The success of any new technology hinges on whether people actually use it as part of their everyday lives. Major operational process changes are no different.
Engaging people at all levels is essential for making the switch to an agile operating model. In order for a cultural transformation to occur in the workplace, executive sponsors need to be visibly supportive, if not champions, and employees should be educated on why the change is taking place.
Here are eight ways to ensure that company stakeholders are engaged from the outset.
1) Directly address your skeptics
One of the most common refrains around an agile operating model is the classic “it can’t work here” mentality. Fortunately, most skeptics will be won over when they see value delivered more efficiently and earlier throughout the organization.
2) Make sure you have a business-side sponsor
Agile must not be relegated to the IT department alone. The historic challenge is that Agile is still relegated to a method instead of a mindset. It needs to be adopted by as many divisions and departments as possible in order to have the greatest positive impact on an organization.
3) Get buy-in from all of your stakeholders
This may require some additional education at the senior level on why the current model is flawed by design. Generally, top-level executives don’t enjoy being told they’re “doing it wrong,” so be prepared to demonstrate how an alternative (agile) model will benefit the company and make their lives easier.
4) Use easily-understood metrics
The results you measure should be meaningful to team members at every level, from interns to C-level executives. Employees need to be able to see how current behavior and ways of thinking are getting in the way of progress. This means that an understanding of what metrics are most useful for a particular audience is important.
5) Provide early wins
This one is really a cornerstone of an agile operating model’s success. If you can demonstrate tangible benefits of agile to your team early on, you’re far more likely to have a wider range of supporters (and ultimately adopters) throughout the organization. This is where “actions speak louder than words” is most effective. One of the great tragedies of unsuccessful agile transformations is that the emphasis on demonstrable outcomes comes too late.
6) Executive sponsors need to be seen
The top-level management involved in an agile project can’t simply tell the rest of the organization what to do and then disappear. The best results occur when executive sponsors spend time with their teams. When executives demonstrate this level of engagement in how agile operating principles are benefiting the company, it has a profoundly positive impact on adoption. Conversely, if the executive sponsors are nowhere to be seen during the transformation, it sends a clear message that making the transformation is not really a priority and is not well understood. Executives should be prepared to lead by example during the transformation and instill confidence in their employees.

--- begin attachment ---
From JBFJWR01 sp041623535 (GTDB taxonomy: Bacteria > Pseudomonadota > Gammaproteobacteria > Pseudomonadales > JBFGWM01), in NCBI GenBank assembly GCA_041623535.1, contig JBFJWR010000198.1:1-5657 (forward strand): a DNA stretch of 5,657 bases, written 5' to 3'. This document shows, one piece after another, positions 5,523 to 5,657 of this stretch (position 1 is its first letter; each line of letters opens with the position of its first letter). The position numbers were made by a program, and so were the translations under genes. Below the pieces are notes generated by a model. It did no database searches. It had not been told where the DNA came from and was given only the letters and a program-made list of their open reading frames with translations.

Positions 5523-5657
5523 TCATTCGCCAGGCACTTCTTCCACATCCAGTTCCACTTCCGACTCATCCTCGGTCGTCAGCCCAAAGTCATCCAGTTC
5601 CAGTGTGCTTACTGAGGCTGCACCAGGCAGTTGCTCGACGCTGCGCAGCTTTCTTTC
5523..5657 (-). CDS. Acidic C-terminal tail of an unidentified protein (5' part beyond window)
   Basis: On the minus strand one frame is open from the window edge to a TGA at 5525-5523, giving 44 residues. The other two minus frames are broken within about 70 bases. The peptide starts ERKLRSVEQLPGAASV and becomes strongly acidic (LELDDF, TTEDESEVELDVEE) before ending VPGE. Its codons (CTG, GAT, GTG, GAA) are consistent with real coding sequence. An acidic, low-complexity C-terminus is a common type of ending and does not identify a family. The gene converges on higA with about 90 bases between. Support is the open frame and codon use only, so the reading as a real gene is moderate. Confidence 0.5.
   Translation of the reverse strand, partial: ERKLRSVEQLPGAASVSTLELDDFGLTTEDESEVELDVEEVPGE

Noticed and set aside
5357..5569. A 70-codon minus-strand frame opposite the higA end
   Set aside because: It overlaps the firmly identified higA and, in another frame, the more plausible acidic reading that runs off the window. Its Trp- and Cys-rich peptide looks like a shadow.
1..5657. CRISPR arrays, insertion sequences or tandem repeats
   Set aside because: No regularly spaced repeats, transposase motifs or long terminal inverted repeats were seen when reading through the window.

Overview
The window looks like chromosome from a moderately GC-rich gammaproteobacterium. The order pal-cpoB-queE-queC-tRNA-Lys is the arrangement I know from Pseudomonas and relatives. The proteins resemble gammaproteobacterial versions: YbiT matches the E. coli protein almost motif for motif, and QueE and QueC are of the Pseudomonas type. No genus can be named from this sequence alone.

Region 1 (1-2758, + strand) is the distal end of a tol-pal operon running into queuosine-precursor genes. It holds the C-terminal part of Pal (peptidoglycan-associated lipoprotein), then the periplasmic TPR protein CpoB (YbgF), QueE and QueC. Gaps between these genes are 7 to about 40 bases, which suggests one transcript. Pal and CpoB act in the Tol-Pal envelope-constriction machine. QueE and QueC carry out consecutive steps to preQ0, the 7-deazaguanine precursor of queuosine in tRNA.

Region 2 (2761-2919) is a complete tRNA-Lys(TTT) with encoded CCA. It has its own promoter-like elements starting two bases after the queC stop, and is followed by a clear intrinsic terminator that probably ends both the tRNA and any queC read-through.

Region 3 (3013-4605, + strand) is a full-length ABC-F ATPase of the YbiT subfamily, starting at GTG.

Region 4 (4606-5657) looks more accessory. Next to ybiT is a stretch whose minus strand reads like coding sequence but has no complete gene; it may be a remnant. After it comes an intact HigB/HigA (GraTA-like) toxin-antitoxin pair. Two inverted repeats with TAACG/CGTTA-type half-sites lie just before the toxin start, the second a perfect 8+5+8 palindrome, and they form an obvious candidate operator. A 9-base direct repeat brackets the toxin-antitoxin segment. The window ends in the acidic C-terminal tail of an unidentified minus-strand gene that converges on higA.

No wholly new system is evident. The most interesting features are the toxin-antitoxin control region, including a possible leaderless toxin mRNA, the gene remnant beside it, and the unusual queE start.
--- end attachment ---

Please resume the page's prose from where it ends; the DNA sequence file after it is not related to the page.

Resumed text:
7) Make decisions
All too often the decision-making process becomes overly long due to a failure to prioritize. Management must not be afraid to take action when they know which options will best align with the company’s strategic objectives. Management must not be afraid to push back when team members are not clearly able to demonstrate strategic alignment.
8) Get your stakeholders talking with industry peers
Implementing an agile operating model provides a great peer-to-peer learning opportunity. Encourage stakeholders to talk with people in their network who have experience with agile and discuss what worked well. Hearing the benefits from a peer is often the best way to get stakeholders meaningfully engaged in the change.
The takeaway from all of these points is that regardless of how to encourage engagement between company stakeholders during change, the support needs to be unwavering and highly visible. Agile is a long-term, multilevel cultural transformation, and a half-hearted engagement effort is likely to result in poor adoption rates and abandonment.